All That Meat and No Potatoes

Two days before Thanksgiving we usually start all the prep work for The Big Day. We wash and chop every vegetable and prepare everything that can be prepared because, if we did everything on Thanksgiving day, we’d be eating in December. Unfortunately, this year our water decided to drop to a dribble and we were unable to begin as usual. Despite the setback, we’ll be celebrating this evening.

In addition to all our normal dishes, this year we decided to attempt our own brine. I both hope it’s fantastic and hope it’s not that impressive since I failed to write down what exactly went into the pot and how much of everything was used. I definitely know two lemons went into the mix, along with what appears to be a plethora of tiny seed pods, and some yard clippings.

Title From:
All That Meat and No Potatoes
by Louis Armstrong

Where My Heart Can Roam

This is one of my favorite photographs from our nomadic summer. I’d like to have a print made to hang around these barren walls but, as I said before, I don’t usually keep track of the original full-size images I finally choose among them all, which I find very annoying about myself at this moment. It’s our favored campsite on the BLM land near Castle Gardens, outside of Ten Sleep, Wyoming.

There was something about the smell of the sagebrush, the open range, the red hills in the distance, and the solitary feeling that appealed to us. If I could build a home anywhere on Earth, it would be right there.

Title From:
Weathervane
by Miner

And May You Need Never to Banish Misfortune

Things are troublesome here at the moment.

When I wrote the mini bio for this blog I said, “the hovel I call home,” but hovel was written about 60% in jest. A hovel is defined, according to dictionary.com, as “a small, very humble dwelling house; a wretched hut.” Originally, I was hinting at the humble dwelling portion of that definition, now we’re approaching the wretched hut portion.

Our bedroom floor has collapsed. I can’t believe I have had to write that sentence. Now, to avoid giving the wrong impression, our bedroom floor isn’t caved in with all the contents in a heap down a giant crack through the room. There are support beams that remain intact and some portions of the floor are still holding solid. However, one 1.5′ x 2.5′ section is now carpet covering a void. I can thwump it like a trampoline. I don’t know how deep the hole goes but it’s definitely a hole. Multiple other sections, all along the main walking path through the room, are soft, with another section immediately on the verge of collapse. Should this new portion fall into the abyss beneath the carpet, I will have to leap along the support beams and crawl across the bed to get to my side of the room.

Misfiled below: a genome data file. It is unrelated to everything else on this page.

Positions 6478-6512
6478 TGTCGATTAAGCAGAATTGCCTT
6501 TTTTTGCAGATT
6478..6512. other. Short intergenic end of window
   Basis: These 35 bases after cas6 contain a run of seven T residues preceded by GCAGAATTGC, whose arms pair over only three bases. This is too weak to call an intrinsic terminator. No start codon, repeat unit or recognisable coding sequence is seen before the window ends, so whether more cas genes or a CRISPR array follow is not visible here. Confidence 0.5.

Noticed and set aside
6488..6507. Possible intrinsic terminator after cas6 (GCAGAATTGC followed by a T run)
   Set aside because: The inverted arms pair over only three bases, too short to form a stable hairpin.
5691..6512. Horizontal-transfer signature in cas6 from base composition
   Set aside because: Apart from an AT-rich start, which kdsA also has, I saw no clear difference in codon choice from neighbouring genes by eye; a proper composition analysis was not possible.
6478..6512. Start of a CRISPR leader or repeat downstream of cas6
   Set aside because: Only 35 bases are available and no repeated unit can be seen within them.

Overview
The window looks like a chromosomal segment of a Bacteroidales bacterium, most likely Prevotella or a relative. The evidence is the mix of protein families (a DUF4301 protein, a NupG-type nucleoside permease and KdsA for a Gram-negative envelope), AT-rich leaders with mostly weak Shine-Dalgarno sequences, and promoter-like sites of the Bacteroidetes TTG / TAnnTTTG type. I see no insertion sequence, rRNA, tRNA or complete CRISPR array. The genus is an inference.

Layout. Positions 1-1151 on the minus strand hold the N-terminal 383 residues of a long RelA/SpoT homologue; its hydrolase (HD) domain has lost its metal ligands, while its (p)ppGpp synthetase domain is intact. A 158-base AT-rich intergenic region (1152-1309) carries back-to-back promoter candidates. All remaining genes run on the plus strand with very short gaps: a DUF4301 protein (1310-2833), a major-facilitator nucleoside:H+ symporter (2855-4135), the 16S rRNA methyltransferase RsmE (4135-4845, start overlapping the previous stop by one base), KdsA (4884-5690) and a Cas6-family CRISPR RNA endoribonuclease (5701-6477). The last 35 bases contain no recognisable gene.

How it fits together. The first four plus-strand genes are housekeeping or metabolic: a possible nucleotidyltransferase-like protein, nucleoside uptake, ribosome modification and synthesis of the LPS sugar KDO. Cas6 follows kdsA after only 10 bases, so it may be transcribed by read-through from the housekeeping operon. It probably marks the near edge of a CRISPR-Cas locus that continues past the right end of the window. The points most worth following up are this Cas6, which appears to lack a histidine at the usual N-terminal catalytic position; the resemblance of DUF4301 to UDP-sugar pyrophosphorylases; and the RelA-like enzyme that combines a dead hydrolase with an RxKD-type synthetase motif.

Title From:
Sleepsong
by Secret Garden

A Cold Wind’s Whispering Secrets in Your Ear

In every state I’ve lived in, someone has used the line “If you don’t like the weather here, give it ten minutes and it’ll change,” but never has that been more accurate than my time here in Montana.

Last Saturday we had our windows open, enjoying the mid-sixty breezes that brought the smell of crunchy fallen leaves and wood smoke drifting through the house. By Sunday night we had the heater cranked up to counter the drop to single digits and snow was whipping furiously in every direction.

In our tiny Connecticut cabin, we had a monstrous wood-stove we relied on for all our heat. There were a few baseboard heaters but they couldn’t keep the drafty former-stable-turned-home above freezing and there is a charge on Connecticut electricity bills for “transfer” as there are no power plants in the state itself, so they have to purchase power from neighboring states, which means any electricity you use is essentially doubled in price. Rather than experience more than one $600 electricity bill, we burned.

Unfortunately we don’t have any alternate source of heating in our home here, where -11 seems to have cemented itself as our daily temperature. Hopefully the electricity is a bit more reliable than it was back in New England. So far, so good.

Title From:
Kingdom Come
by Civil Wars

Nothing Compares to Waking Up in the Sunshine

Since the last time I posted a photo here we:

1. May 2013: Left our old farmhouse in Iowa and moved to Connecticut where we lived in a tiny cabin. It was nestled in a valley along the Housatonic river, in the Berkshire mountains, in the “quiet corner” of the state. There was no cell service or internet and everything was at least 40 minutes away, but there were bears, coyotes, peace, and beauty.

2. June 2014: Bought a cap for our truck, put all our belongings into storage, and headed west — vagabonds with a dream of living in Montana.

3. Summer 2014: Spent three months (hot, hot, hot, hot summer months) camping near a town called Ten Sleep in Wyoming. It was wild and the world smelled like sage. We befriended a few lonely horses, watched a pair of pronghorns grow, had breathtaking moments every day, and saved a dog named Deets.

4. September 2014: Settled in Montana, exactly as we set out to do.

5. Took 9-million pictures.

Title From:
Big Sur
by Miner